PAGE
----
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In linear regression, the loss function is expressed as

$$\frac1N \left\|XW-Y\right\|_{\text{F}}^2$$

where $X, W, Y$ are matrices. Taking derivative w.r.t $W$ yields

$$\frac 2N \, X^T(XW-Y)$$

Why is this so?

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Let

$$\begin{array}{rl} f (\mathrm W) &:= \| \mathrm X \mathrm W - \mathrm Y \|_{\text{F}}^2 = \mbox{tr} \left( (\mathrm X \mathrm W - \mathrm Y)^{\top} (\mathrm X \mathrm W - \mathrm Y) \right)\\ &\,= \mbox{tr} \left( \mathrm W^{\top} \mathrm X^{\top} \mathrm X \mathrm W - \mathrm Y^{\top} \mathrm X \mathrm W - \mathrm W^{\top} \mathrm X^{\top} \mathrm Y + \mathrm Y^{\top} \mathrm Y \right)\end{array}$$

Differentiating with respect to $\mathrm W$,

$$\nabla_{\mathrm W} f (\mathrm W) = 2 \, \mathrm X^{\top} \mathrm X \mathrm W - 2 \, \mathrm X^{\top} \mathrm Y = \color{blue}{2 \, \mathrm X^{\top} \left( \mathrm X \mathrm W - \mathrm Y \right)}$$


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    $\begingroup$ I'm just saying what's the derivative of $ \left\| X W - Y \right\|_{F}^{2} $ with respect to $ X $. Just curious. $\endgroup$ – Royi Sep 8 '17 at 15:28
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    $\begingroup$ @kong You can always use the matrix cookbook. $\endgroup$ – Rodrigo de Azevedo Dec 29 '17 at 12:54
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    $\begingroup$ @kong The derivatives of the linear terms are easy. Just use the properties of the trace and the definition of the Frobenius inner product. The derivative of the quadratic term is not so easy, but one can use the definition of the directional derivative. $\endgroup$ – Rodrigo de Azevedo Dec 29 '17 at 13:03
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    $\begingroup$ @kong Section 2.5.2, equation 108. $\endgroup$ – Rodrigo de Azevedo Dec 29 '17 at 13:40
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    $\begingroup$ @kong No, because $(X^T X)^T = X^T X$. When you transpose a product of matrices, the order is reversed. $\endgroup$ – Rodrigo de Azevedo Dec 29 '17 at 14:17
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Let $X=(x_{ij})_{ij}$ and similarly for the other matrices. We are trying to differentiate $$ \|XW-Y\|^2=\sum_{i,j}(x_{ik}w_{kj}-y_{ij})^2\qquad (\star) $$ with respect to $W$. The result will be a matrix whose $(i,j)$ entry is the derivative of $(\star)$ with respect to the variable $w_{ij}$.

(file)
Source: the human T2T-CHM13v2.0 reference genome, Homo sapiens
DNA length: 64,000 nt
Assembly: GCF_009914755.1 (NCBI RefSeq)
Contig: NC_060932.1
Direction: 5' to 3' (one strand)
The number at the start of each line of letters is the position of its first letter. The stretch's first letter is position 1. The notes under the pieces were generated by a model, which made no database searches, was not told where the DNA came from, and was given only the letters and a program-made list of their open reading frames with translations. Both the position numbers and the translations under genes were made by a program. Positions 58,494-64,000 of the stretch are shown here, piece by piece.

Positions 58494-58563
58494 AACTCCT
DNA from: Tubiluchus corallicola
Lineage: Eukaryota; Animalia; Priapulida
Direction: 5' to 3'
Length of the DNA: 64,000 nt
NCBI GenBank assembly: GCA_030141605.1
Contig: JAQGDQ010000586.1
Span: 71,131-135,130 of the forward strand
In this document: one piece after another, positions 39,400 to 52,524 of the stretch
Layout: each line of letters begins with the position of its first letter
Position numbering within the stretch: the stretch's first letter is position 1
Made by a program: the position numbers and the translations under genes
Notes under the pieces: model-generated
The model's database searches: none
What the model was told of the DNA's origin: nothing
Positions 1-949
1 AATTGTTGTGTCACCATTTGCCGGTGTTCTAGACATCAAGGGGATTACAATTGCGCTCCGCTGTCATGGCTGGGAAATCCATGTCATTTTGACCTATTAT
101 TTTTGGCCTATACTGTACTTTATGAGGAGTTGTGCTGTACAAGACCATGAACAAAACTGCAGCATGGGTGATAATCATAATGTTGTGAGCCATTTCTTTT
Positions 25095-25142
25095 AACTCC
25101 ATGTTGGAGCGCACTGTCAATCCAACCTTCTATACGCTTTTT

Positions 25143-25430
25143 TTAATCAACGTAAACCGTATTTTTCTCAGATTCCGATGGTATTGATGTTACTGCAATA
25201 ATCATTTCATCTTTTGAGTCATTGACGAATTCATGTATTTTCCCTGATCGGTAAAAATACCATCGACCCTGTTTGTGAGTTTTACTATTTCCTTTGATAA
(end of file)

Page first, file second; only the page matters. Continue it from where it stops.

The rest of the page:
So think of $(i,j)$ as being fixed now. Only some of the terms in $(\star)$ depend on $w_{ij}$. Taking their derivative gives $$ \frac{d\|XW-Y\|^2}{dw_{ij}}=\sum_{k}2x_{ki}(x_{ki}w_{ij}-y_{kj})=\left[2X^T(XW-Y)\right]_{i,j}. $$

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  • $\begingroup$ I found your answer very helpful! Thanks so much :). $\endgroup$ – Elchanan Solomon Sep 20 '18 at 10:04
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Just want to have more details on the process. The process should be Denote $X = [x_{ij}], W = [w_{ij}], Y = [y_{ij}]$, then we have $$ \left \| XW - Y \right \|^{2} = \sum_{k, j} (\sum_{i} x_{ki} w_{ij} - y_{kj})^{2}, $$ This is a scalar and by taking the derivative w.r.t. the matrix $W$ we get a matrix. By taking $i, j$ as the known number, we get $$ \frac{d \left \| XW - Y \right \|^{2}}{d w_{ij}} = \sum_{k} 2x_{ki} (\sum_{i} x_{ki} w_{ij} - y_{kj})\\ = \sum_{k} 2x_{ki} (XW - Y)_{kj} \\ = [2 X^{T} (XW - Y)]_{ij} $$ Thus we have $$ \frac{d \left \| XW - Y \right \|^{2}}{d W} = 2 X^{T} (XW - Y) $$ First time answering a question, hope it is right, thanks!

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